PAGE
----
In 2011, Virent and Coca-Cola formed a strategic partnership to accelerate commercial production of Virent’s BioFormPX paraxylene, so it can be used in Coca-Cola’s PlantBottle, a polyester terephthalate (PET) bottle currently made from 30% bio-based materials. Use of bio-PX will enable the bio-based content to reach 100%, providing consumers with fully sustainable packaging.

Sustainability also featured very strongly as a driver in the Best Business Innovation category, sponsored by Nexeo Solutions and won by Archroma, until recently the textile chemicals, paper specialties and emulsions businesses of Swiss speciality chemical company Clariant. It has developed the “One Way” sustainability service, which helps textile mill operators and textile brand owners to develop innovative textile solutions that are both ecologically and economically sustainable. The aim, says Archroma, is to provide a fast, measurable and reliable approach to the selection of chemical products and process solutions.

One Way takes a highly systematic 
approach to selection of dyes and chemicals, all of which have been screened by Archroma’s product stewardship specialists against more than 15 textile eco-standards and criteria. The service comes with a sophisticated software calculator that enables assessment of cost, performance and environmental profile of products almost instantly.

As Eric Witt noted, these days it is getting harder to engage customers with innovation and this service approach is “a fairly creative way to get the buzz out” into the market. Jacques Komornicki agreed, adding that “it is a very good approach from the business innovation stand point... and not one I’ve seen in the textile sector before”.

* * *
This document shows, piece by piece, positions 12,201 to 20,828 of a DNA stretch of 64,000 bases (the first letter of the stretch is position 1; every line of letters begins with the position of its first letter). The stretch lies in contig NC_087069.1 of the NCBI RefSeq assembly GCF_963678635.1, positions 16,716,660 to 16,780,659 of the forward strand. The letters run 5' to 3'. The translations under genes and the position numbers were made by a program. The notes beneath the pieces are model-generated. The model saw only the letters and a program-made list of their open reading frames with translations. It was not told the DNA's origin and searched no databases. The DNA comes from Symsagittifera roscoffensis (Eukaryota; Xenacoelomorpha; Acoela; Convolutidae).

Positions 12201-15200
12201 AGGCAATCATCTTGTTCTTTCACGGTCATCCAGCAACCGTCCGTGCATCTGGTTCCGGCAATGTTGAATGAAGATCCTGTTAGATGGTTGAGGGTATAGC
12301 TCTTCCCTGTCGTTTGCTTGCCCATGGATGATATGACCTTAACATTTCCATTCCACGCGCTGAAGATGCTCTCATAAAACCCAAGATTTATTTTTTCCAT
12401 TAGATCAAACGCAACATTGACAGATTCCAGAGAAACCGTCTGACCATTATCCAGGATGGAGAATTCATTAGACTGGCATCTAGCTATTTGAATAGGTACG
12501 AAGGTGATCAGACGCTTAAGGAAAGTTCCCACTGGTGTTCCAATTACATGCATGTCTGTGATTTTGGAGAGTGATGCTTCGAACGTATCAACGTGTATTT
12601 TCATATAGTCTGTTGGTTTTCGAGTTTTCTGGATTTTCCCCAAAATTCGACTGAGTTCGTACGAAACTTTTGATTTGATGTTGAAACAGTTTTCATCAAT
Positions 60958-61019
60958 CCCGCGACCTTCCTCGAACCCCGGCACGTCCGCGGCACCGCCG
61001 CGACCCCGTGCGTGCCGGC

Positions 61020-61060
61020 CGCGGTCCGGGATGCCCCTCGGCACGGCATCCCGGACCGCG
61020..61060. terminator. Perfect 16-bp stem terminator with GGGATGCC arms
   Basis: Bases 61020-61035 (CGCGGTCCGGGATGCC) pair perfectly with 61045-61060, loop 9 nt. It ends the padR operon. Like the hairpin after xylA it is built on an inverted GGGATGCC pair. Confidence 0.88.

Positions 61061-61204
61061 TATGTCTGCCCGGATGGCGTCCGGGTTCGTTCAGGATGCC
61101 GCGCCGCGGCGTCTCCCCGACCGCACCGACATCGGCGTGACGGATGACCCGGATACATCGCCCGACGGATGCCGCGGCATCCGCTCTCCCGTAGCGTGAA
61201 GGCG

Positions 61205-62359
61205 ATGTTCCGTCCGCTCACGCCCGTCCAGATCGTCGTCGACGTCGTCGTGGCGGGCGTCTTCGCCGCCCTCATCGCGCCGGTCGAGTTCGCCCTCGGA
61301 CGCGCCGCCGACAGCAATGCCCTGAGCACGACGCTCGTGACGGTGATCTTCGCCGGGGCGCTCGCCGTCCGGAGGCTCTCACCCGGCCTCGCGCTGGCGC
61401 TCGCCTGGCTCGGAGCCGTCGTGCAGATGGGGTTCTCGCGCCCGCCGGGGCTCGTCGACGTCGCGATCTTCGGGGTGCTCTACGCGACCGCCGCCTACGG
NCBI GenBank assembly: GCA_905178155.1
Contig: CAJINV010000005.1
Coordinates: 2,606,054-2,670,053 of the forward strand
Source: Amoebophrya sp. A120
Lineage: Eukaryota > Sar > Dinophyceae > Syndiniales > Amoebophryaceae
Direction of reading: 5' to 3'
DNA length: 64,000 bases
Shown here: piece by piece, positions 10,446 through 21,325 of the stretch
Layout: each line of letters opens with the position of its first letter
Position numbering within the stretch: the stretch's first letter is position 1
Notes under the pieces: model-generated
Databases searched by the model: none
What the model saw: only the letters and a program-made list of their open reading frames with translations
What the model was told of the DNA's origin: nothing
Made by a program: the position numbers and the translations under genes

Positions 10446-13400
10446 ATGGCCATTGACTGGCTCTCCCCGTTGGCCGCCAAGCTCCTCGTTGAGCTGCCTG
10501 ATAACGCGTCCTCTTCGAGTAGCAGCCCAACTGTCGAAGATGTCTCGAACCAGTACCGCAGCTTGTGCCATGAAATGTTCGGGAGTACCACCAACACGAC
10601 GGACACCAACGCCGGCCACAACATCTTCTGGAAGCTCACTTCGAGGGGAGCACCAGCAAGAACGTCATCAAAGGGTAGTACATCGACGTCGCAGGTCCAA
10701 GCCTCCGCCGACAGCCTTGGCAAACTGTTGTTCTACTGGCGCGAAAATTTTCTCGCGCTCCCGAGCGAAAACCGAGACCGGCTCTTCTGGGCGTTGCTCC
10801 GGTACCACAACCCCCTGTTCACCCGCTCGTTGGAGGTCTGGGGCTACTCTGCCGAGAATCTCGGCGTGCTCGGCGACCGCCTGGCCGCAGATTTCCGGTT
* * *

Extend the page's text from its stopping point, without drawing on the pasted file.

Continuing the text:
The successful entry in the Best Product Innovation category, sponsored by Roland Berger, is an example of innovation in a mature sector, in this case synthetic vanilla. Solvay Aroma Performance has created a new route to this much used food flavouring, and one that it says offers enhanced flavouring and the ability to reduce the levels of fats and/or sugar in food formulations, thus providing strong cost reduction for food producers as well as well-being improvements for consumers.

Govanil, as the new product range is known, is the first major innovation in this area for 40 years, since the launch of ethyl-vanillin. It is a globally patented innovation, integrating Solvay expertise in chemistry and chemical and process engineering – using new Controlled Reactive Formulation (CRF) technology – as well as functional food formulation and marketing. The CRF technology is different from conventional ones such as atomisation and extrusion, and alters the melting point of the vanillin, improving its solubility in fats and aqueous media.

This category provided close competition and there was no clear stand-out winner. But the judges liked the fact that Solvay has been able to innovate in a mature sector and produce an innovation that because of its nutritional benefits has a resonance with the wider public. As Eric Witt noted, Govanil “has a good PR value in the marketplace.”